Here’s how freeways put Arizona on the road to success

Above: Experts say Interstate 10 and the Loop 303 will continue to be attractive alternatives for Southern California facilities. Business News | 8 Nov |

Ribbons of concrete and asphalt crisscross Arizona to form the freeways that connect the state’s residents to regional neighbors and the world at large. These corridors facilitate the flow of people and goods that are the hallmarks of daily life. Highway infrastructure is where the rubber meets the road for economic development.

“A well-planned transportation system, including freeways and highways as well as arterial streets, is key to mobility,” says Eric Anderson, executive director for the Maricopa Association of Governments (MAG). “An efficient transportation system drives down cost, either your personal cost in terms of commuting or the cost of shipping and receiving goods for the manufacturing process.”

Maricopa County has an impressive track record of investing in its roads. In 1985, voters approved Proposition 300, which was one of the first dedicated transportation taxes in the country. Funds from the initiative were responsible for the construction of the Loops 101 and 202.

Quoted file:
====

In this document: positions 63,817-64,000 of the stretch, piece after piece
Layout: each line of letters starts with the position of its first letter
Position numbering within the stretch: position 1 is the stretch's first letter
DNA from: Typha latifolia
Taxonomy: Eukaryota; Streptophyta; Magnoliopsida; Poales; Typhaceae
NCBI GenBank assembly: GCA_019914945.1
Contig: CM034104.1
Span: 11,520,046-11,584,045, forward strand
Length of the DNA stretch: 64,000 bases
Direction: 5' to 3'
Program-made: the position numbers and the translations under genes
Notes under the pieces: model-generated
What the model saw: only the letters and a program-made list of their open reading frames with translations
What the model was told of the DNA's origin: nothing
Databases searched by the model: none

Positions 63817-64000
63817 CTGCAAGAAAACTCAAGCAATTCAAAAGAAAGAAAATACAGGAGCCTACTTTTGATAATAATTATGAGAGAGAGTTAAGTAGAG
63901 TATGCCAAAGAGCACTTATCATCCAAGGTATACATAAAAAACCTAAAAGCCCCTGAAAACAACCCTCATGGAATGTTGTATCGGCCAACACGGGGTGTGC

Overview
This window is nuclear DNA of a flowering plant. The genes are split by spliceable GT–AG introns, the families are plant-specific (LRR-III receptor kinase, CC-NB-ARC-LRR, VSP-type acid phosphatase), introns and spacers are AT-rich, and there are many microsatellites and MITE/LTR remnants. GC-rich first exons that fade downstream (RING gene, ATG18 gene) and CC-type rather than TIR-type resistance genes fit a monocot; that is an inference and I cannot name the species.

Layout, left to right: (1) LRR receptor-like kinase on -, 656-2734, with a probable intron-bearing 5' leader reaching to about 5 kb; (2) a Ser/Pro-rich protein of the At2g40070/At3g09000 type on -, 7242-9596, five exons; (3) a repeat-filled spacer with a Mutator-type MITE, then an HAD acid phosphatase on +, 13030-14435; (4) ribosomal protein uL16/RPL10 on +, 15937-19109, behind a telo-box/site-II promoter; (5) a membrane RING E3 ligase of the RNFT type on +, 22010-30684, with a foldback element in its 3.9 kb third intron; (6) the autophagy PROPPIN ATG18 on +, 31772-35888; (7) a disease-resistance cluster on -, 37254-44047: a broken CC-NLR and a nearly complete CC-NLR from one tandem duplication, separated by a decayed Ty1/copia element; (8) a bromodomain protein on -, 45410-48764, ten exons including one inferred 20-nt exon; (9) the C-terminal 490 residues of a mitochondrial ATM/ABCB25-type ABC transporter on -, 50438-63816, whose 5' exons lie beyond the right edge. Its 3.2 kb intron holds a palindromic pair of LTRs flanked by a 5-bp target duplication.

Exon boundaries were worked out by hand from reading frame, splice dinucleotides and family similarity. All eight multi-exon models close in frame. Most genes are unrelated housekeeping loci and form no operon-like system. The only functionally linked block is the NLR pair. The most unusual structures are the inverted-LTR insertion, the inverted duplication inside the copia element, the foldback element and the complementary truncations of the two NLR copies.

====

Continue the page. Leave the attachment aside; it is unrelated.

READ ALSO: Loop 303 corridor becomes global center for development


“Proposition 300 was limited to new freeway construction,” Anderson explains. “But we need to invest in our existing highways, too. Proposition 400 passed in 2004, which not only funded new freeways like the Loop 303 and South Mountain Freeway, but it also allowed for significant improvements to the existing highway infrastructure.”

When a business is weighing whether to move to a particular location, several factors are considered, including the efficacy of the freeway network.

“Big manufacturers want to be within a few miles of an interstate or highway. Depending on their truck traffic and employment counts, it’s an integral part of what they need to know throughout the site selection process,” comments Jackob Andersen, president and CEO of Saint Holdings.

The Valley’s proximity to the ports of Los Angeles, where many goods are imported and exported, makes it an attractive location for manufacturers and distributors. Anderson, of MAG, notes that 86% of companies with more than 250 employees in metro Phoenix are within 2 miles of a freeway or the light rail.

“In terms of efficiency, we’ve got access to Mexico, and you can reach Colorado, New Mexico, Nevada, California and Utah all reasonably easily on good road networks,” Andersen continues. “The value is noticeable by virtue of what’s happening in the industrial world in Greater Phoenix.”

Arizona, especially the Valley area, is cementing its reputation as a destination for industry in part because of the continued investments in the state’s transportation system. Here’s a look at how pavement keeps the state’s economic engine humming.

Loop 303 and Interstate 17

Stretching from the northern reaches of the Valley to its southwest region, the Loop 303 has been a magnet for industrial development. One of the first developments to attract major investments was PV|303 in Goodyear. Major companies like REI, Ball Corporation and Dick’s Sporting Goods proved that the area is a viable location for business, according to Randy Huggins, economic development officer for Glendale.